jordanc740
Posts: 11
Joined: Tue Sep 04, 2007 11:02 am

### yeast

I am working on a science fair project about yeast fermentation in different liquids. I have done plenty of research and am working on my Experiment Plan. I was just wondering if you knew of any good sites to use. Also, what kind of yeast should i use for my experiment? Lastly, i am measuring the most active fermentation by the CO2 produced which i will measure with water displacement. Is there a formula to convert the water displacement to an actual air measurement?
Jordan C.

SGelman
Former Expert
Posts: 29
Joined: Tue Oct 02, 2007 3:51 pm
Hi Jordan!

http://www.selah.k12.wa.us/SOAR/SciProj ... iProj.html
http://www.all-science-fair-projects.co ... 9af5f.html

Putting "Yeast science fair projects" or some variation into any search engine will give you lots of results.

As for yeast, I would think that rapid-rise yeast from the grocery store would be fine and as long as you make sure that all yeast in the experiment is the same, there shouldn't be a problem. I don't know of a formula for making that conversion, but maybe someone else will. Try doing some good old fashioned book research and you might get more complete answers to your questions, but you're off to a great start! Hope to hear back from you with any progress you make.

-Susan

donnahardy2
Former Expert
Posts: 2671
Joined: Mon Nov 14, 2005 12:45 pm

### Equation for carbon dioxide production

Hi Jordan,

Here's the equation you need to know for your experiment:

C6H12O6( glucose or sugar in solution aqueous) + 6 O2(gas) + 6 H2O(liquid)â†’ 6 CO2(gas) + 12 H2O (liquid)
glucose + oxygen â†’ carbon dioxide + water

It sounds like you will be collecting the carbon dioxide from your fermentation sample. If you measure the volume of carbon dioxide produced in your experiment, you can calculate the exact amount of sugar used and the amount of carbon dioxide produced. Here's how to measure the amount of carbon dioxide produced:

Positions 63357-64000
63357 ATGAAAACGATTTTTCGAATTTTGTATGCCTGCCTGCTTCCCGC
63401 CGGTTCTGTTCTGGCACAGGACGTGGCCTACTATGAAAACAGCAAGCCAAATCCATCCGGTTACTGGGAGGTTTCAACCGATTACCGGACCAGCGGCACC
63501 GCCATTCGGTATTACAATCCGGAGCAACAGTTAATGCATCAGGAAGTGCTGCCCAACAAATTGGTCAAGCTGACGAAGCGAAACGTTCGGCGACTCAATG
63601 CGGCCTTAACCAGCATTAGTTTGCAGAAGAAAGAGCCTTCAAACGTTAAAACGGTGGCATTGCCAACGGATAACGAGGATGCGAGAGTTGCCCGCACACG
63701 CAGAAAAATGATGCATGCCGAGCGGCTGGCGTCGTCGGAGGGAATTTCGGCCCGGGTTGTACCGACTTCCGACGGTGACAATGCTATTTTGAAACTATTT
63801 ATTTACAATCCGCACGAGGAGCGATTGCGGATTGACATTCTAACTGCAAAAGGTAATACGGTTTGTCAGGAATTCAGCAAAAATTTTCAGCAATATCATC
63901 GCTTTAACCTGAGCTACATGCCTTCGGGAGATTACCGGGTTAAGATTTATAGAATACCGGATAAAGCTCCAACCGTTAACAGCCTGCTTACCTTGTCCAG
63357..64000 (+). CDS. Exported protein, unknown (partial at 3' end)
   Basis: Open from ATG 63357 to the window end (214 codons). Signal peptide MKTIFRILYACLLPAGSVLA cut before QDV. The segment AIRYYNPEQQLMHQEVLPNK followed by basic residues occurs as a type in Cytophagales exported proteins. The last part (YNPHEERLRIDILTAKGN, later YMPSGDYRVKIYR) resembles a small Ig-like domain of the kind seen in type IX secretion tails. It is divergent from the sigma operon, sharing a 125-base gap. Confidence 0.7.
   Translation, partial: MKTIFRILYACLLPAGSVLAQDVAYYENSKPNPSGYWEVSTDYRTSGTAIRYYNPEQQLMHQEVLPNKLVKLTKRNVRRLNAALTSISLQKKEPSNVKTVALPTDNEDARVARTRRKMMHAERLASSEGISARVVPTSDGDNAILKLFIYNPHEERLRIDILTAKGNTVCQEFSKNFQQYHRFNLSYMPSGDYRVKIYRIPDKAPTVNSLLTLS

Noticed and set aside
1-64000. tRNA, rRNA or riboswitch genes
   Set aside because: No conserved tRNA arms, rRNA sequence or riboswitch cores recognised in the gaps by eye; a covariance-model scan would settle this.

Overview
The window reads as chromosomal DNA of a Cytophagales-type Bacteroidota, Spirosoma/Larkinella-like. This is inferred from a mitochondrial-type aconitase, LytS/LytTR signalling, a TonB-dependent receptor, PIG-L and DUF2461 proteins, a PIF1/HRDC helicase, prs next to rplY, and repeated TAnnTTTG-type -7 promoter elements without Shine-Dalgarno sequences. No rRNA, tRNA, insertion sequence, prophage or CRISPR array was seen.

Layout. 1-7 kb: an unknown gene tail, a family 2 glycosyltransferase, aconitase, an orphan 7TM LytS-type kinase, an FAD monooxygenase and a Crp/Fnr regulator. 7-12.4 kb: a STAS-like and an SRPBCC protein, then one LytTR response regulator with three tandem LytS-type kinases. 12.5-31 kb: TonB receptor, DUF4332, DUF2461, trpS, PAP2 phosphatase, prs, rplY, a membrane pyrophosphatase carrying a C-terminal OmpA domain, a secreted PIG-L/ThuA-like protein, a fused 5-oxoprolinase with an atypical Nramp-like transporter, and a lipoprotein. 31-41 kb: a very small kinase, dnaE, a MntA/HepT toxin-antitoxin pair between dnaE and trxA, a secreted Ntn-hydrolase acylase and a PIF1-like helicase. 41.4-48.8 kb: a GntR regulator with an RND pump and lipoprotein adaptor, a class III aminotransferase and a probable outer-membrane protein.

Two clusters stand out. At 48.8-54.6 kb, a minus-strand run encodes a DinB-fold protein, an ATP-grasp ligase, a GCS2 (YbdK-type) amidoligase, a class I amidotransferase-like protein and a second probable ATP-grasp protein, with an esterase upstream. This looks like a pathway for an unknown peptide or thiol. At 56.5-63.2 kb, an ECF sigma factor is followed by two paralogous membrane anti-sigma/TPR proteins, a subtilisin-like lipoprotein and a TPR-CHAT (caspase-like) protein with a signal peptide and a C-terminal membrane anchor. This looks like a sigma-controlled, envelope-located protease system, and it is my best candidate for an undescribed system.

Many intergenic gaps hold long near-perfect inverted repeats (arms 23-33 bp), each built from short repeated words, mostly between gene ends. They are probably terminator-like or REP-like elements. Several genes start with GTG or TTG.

1 mole of carbon dioxide = 22.4 liters at standard conditions.

To understand this better, you will need to learn about the ideal gas laws. Here's a good website for this subject:

http://www.chemistry.ohio-state.edu/betha/nealGasLaw/

If you have taken chemistry, this will be familiar, but if you haven't you will need to study this subject and make sure you can explain it in your background research. You will also need to show the calculations you used to convert the volume of carbon dioxide to moles or grams.

Your question about the source of yeast is a good one. Ideally, you would want to use a pure culture of yeast, grown to the same growth stage, and used in the same concentration in each experiment. If this is not possible, (and it probably won't be unless you have access to a microbiology laboratory), then you can buy enough bakers yeast from one lot of one brand (purchased at the same time) and use the same amount of this yeast for each experiment. The idea is to keep all parameters of the experiment identical, except the variable, which is the liquid you are using to grow the yeast.

I don't know what grade you are in, but do let us know if you need help understanding the equations or the gas laws.

Donna Hardy